We stayed in a hotel last week. When I went to grab the iron out of the closet, the entire bracket came crashing down off the wall. It appeared to have been put up hastily, and without the parts necessary to keep it secure. Soon after, I began seeing other things around the suite that we just not up to par. Now I was looking, and I was finding a lot I didn’t like. One mistake had keyed me in and led me to look for – and find – others.
As a broadcaster, we must keep this scenario in mind. Our most valued quality is our broadcast integrity. Fooling listeners with incorrect facts or guesses can only lead to one thing – a loss of trust in you, the broadcaster. If you are caught in incorrect statements, listeners immediately begin to question everything you say. If you are wrong or misleading once, who’s to say you won’t do it again and again.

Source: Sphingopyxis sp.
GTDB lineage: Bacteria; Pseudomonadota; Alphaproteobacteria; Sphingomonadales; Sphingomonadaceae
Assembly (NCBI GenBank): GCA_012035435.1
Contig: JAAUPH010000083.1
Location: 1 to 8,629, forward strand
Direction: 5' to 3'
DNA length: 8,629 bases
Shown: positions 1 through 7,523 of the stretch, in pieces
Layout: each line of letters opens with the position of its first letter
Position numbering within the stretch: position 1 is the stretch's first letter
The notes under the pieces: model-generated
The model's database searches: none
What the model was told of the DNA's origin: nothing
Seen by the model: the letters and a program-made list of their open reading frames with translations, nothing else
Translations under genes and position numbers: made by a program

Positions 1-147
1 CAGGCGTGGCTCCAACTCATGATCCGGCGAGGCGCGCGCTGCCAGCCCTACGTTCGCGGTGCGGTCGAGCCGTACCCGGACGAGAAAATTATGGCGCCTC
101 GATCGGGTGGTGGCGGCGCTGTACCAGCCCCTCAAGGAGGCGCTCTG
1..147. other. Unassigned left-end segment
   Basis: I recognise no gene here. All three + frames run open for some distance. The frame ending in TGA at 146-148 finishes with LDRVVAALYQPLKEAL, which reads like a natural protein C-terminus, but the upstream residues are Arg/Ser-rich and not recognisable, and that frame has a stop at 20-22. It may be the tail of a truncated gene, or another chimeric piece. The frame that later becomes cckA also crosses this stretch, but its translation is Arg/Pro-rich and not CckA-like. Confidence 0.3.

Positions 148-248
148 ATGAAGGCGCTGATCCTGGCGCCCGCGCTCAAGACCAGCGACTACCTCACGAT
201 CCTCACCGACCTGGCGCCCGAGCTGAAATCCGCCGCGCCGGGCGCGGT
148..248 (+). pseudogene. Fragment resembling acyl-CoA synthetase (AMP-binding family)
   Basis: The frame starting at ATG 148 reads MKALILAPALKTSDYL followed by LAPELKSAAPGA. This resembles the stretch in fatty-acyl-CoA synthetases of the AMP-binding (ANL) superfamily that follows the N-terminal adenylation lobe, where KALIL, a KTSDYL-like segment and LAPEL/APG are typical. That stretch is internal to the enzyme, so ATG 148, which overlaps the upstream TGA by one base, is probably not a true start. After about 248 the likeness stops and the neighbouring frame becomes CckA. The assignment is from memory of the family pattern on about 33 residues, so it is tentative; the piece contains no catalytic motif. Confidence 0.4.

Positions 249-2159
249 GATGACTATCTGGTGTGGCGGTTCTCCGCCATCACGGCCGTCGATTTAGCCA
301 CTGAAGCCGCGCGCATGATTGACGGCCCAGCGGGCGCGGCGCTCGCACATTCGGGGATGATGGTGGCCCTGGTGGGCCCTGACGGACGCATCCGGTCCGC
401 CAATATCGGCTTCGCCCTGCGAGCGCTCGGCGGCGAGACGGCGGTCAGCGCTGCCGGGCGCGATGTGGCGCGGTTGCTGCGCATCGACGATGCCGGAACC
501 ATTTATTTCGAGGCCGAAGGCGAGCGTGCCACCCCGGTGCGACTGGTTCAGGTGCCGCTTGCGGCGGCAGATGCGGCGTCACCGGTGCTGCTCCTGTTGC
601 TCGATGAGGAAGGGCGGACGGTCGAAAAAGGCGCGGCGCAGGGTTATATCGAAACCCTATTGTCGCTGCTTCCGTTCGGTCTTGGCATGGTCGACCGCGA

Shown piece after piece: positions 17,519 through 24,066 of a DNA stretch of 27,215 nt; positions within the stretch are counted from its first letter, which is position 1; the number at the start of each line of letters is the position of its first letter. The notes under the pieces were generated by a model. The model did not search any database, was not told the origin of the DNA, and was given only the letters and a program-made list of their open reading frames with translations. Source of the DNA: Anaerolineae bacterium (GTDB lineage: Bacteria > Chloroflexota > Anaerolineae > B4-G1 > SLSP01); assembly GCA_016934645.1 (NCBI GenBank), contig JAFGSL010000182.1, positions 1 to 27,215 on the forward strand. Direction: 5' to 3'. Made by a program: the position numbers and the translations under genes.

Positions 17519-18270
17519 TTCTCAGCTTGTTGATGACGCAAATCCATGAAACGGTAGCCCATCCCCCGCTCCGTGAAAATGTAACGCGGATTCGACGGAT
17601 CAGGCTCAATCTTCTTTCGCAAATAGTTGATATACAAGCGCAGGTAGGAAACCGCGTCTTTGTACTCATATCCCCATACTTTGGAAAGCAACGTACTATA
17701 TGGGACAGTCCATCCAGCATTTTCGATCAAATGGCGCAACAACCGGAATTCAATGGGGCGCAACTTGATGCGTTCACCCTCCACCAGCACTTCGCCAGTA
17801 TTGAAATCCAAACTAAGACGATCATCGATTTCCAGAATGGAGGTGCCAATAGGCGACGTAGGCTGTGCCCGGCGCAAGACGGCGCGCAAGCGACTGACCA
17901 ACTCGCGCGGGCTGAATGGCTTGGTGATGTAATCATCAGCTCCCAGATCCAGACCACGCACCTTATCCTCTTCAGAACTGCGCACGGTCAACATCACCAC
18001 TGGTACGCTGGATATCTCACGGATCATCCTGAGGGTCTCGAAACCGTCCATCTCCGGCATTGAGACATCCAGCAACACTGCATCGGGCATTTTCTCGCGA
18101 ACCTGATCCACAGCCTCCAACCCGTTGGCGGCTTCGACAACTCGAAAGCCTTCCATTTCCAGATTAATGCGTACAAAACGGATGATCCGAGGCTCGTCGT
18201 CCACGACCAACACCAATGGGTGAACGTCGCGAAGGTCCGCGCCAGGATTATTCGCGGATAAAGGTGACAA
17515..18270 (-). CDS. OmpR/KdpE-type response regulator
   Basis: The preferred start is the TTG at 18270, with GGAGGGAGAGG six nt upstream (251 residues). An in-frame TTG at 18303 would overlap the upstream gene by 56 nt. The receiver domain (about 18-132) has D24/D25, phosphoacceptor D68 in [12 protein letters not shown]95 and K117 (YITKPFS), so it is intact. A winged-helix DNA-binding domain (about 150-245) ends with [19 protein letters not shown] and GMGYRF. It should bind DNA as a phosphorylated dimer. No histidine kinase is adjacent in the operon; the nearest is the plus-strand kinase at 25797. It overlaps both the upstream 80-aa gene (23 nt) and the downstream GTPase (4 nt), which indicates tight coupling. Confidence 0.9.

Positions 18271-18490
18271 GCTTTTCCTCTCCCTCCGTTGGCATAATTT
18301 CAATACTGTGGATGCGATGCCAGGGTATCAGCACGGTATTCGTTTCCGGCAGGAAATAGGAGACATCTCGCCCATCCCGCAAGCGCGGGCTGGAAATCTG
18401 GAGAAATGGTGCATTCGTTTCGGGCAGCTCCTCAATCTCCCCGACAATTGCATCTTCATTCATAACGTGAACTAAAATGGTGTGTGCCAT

Sportscasters cannot know everything there is to know about a particular event, team or player. Mike Breen gave me great advice back in 1994, “If you don’t know, don’t be afraid to admit it. Don’t ever fake it.” Once a broadcaster is caught faking it, it takes an awful long time to regain the listener’s trust, if it can be done at all.
The next time you don’t have the answer on air, just say so. Or just go find the answer. Either way, don’t become the iron that crashes to the floor.
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